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TNF Superfamily Proteins Types
P01T0007 Human Tumor Necrosis Factor α (TNF α) Protein, RecombinantMANUAL
Cat. No.: P01T0007
Uniprot No.: P01375
Expression Host: E.coli
Expression region: 1-233aa
Fusion Tag: 6×His-SUMO (N-terminus)
TNF Superfamily Proteins FAQs
What do TNF proteins do?
Tumor necrosis factor (TNF α) is a proinflammatory cytokine that is mainly produced by macrophages and monocytes and participates in normal inflammatory response and immune responses. Tumor necrosis factor (TNF) is produced in many pathological conditions, including sepsis, malignant tumors, heart failure, and chronic inflammatory diseases. It usually exists in blood and body fluids in joints.
How does TNF affect the body?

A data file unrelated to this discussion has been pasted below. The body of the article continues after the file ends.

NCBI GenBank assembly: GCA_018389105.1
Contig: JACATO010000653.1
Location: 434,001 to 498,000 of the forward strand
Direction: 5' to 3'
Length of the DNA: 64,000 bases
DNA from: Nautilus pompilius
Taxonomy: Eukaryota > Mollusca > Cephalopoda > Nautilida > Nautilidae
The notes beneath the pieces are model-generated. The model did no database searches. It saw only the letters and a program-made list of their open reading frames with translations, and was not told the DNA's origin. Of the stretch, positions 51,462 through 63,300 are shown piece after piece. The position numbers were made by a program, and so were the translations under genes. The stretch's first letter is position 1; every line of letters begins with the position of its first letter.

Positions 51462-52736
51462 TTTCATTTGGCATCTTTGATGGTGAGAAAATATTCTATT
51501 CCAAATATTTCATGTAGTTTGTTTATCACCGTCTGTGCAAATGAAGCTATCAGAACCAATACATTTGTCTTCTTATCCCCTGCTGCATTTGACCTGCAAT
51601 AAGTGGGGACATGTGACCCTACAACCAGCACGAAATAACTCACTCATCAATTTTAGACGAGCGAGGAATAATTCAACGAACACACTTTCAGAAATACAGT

TNF is a dense trimer composed of three identical monomer subunits. The effect of TNF on cells is mediated by cell surface receptors. The cytoplasmic tail region of the receptor contains a death domain (DD) or one or more TRAF interaction motifs (TIM). Taking death domain (DD) as an example, binding with ligands can recruit receptors containing death domain in cells, such as Fas-related death domain protein (FADD/MORT1) and TNF receptor-related death domain protein (TRADD), which together form the so-called death-inducing signaling complex (DISC). These molecules lead to caspase activation and apoptosis. TNF has a direct killing or inhibiting effect. TNF moves into cells after binding with corresponding receptors, and it is ingested by lysosome target cells leading to the decrease of lysosome stability, and the leakage of various enzymes leading to cell dissolution. It is also believed that TNF activates phospholipase A2 and releases superoxide to cause DNA breakage. Phospholipase A2 inhibitors can reduce the disease resistance effect of TNF. TNF can change the glucose metabolism of target cells, reduce the pH in cells, and cause cell death.